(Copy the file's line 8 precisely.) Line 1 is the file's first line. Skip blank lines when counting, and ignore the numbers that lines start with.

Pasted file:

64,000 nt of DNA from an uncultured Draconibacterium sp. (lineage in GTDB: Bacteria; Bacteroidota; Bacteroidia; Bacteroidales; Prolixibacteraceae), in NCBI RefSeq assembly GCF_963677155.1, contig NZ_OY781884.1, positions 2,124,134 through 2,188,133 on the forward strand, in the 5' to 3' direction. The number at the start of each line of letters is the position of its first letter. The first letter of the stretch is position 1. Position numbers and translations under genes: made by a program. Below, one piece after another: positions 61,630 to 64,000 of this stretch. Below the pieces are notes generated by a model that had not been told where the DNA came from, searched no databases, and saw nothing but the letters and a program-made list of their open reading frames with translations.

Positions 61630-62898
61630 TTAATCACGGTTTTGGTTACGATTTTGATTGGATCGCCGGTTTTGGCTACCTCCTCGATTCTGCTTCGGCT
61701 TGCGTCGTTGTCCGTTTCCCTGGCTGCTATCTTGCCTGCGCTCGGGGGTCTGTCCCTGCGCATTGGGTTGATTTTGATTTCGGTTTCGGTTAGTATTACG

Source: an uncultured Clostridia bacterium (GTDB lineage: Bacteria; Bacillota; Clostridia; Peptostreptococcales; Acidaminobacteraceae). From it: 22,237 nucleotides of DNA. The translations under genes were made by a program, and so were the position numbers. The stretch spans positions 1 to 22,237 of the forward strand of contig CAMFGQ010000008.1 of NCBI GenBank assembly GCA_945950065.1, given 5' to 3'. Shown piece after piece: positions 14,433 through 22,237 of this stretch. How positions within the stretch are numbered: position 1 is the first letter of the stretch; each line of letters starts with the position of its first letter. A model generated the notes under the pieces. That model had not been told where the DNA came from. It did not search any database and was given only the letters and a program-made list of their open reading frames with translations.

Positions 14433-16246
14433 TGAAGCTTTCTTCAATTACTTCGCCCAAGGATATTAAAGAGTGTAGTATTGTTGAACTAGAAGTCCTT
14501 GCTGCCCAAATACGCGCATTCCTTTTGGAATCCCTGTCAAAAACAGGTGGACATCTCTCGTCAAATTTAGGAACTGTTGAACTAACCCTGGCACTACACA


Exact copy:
14501 GCTGCCCAAATACGCGCATTCCTTTTGGAATCCCTGTCAAAAACAGGTGGACATCTCTCGTCAAATTTAGGAACTGTTGAACTAACCCTGGCACTACACA